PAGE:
What I am also saying is that I have decided that I should do all of the above;
I should comfort the congregation in times of need when the flashpoints of violence, racism and tragedy rise to the surface,
I should challenge the congregation to respond with resistance to the ills that plague the world,
I should push the congregation to the limits of our comfort, comfort around our own thoughts and assumptions as well as our activities and our actions,
And, I should challenge myself to stretch beyond my own limits of comfort which may include hitting the streets in protest and then see who joins me.
For those of you who have worked on civil rights issues in the past, guess what, however good the work has been, however far we have come, there is still a long way to go. This social illness has raised its ugly head in a big way and the movement is mobilizing. The issue of our culture of violence in this country, both non-institutional and institutional has been brought to the surface. The pain and anguish of the constant loss of human dignity of people from communities of color has always been bad and is continuing more publicly today. We are Unitarian Universalist, our very first principle is about the inherent worth and dignity of every person. For a long time that was focused inward about our individualism within a congregation. It is time to send that focus like a laser beam outward to each and every person who suffers oppression from the systems that privilege one skin color over another. There is a small group of people who have expressed interest to me about coming together to discuss our next move. Some of us our going to meet today at 1:00 here in the hall. If you are interested, please join us.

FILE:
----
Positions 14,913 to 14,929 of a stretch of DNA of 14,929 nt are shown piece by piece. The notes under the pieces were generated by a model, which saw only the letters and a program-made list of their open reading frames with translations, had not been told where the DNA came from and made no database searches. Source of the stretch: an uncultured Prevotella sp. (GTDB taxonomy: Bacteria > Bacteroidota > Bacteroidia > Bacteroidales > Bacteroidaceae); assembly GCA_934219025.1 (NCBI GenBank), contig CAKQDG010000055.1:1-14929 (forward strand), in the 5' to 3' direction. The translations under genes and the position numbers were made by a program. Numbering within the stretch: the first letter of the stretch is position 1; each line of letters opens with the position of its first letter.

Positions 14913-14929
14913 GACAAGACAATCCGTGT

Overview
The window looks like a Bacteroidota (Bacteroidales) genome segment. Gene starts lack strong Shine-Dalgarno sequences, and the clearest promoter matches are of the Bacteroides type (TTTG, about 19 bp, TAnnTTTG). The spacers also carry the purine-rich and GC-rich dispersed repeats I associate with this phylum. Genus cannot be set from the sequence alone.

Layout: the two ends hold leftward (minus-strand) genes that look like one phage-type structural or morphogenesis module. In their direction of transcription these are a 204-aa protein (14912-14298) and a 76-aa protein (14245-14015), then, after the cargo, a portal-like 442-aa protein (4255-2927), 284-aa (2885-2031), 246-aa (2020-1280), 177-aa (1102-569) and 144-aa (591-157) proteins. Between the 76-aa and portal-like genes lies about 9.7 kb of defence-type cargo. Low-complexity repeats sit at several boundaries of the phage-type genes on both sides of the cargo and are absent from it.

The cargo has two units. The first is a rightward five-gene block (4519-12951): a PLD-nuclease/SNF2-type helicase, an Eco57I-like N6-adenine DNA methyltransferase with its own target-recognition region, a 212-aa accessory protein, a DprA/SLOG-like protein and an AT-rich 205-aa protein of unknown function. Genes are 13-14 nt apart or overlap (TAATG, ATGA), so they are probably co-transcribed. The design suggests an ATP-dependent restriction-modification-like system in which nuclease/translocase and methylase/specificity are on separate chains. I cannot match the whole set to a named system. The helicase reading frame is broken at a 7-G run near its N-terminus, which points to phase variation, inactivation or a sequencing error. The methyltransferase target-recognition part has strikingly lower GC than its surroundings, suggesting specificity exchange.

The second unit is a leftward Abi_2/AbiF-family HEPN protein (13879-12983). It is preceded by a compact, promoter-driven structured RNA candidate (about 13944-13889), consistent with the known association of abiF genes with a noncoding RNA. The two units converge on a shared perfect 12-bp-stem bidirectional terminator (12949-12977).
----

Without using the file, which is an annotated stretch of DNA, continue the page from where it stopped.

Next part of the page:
Next Sunday the 14th, after hosting the Interfaith Sandy Hook Anniversary Candlelight vigil here at UUFSD, I hope to lay my head on my pillow at the end of the day knowing that sense of deep joy that comes from resistance. I will do that in part through the persistence of one person who has challenged his own comfort level and mine, Steve Bartram whose desire to do something about this culture of violence had led us to hosting this vigil.
All this brings to mind another quote, this one is from Rumi and it says, “When you do things from your soul, you feel a river moving in you, a joy.” It is time for us to do this work of the soul, this opportunity to feel that deep sense of joy. A joy that comes from saying, “I really did something today where I resisted the forces of hate and fear, oppression and racism, I resisted the deepest divisions that cause us such pain, anguish and broken relationships in this world?” These times are calling for us to resist, the universe is providing us an incredible opportunity to do the work of the soul and fill our lives with joy, and as Unitarian Universalists, people who place the inherent worth and dignity of each and every person as a primary focus of our faith, we all have the ability and the responsibility to come together and help heal the world.
May that be so and Amen.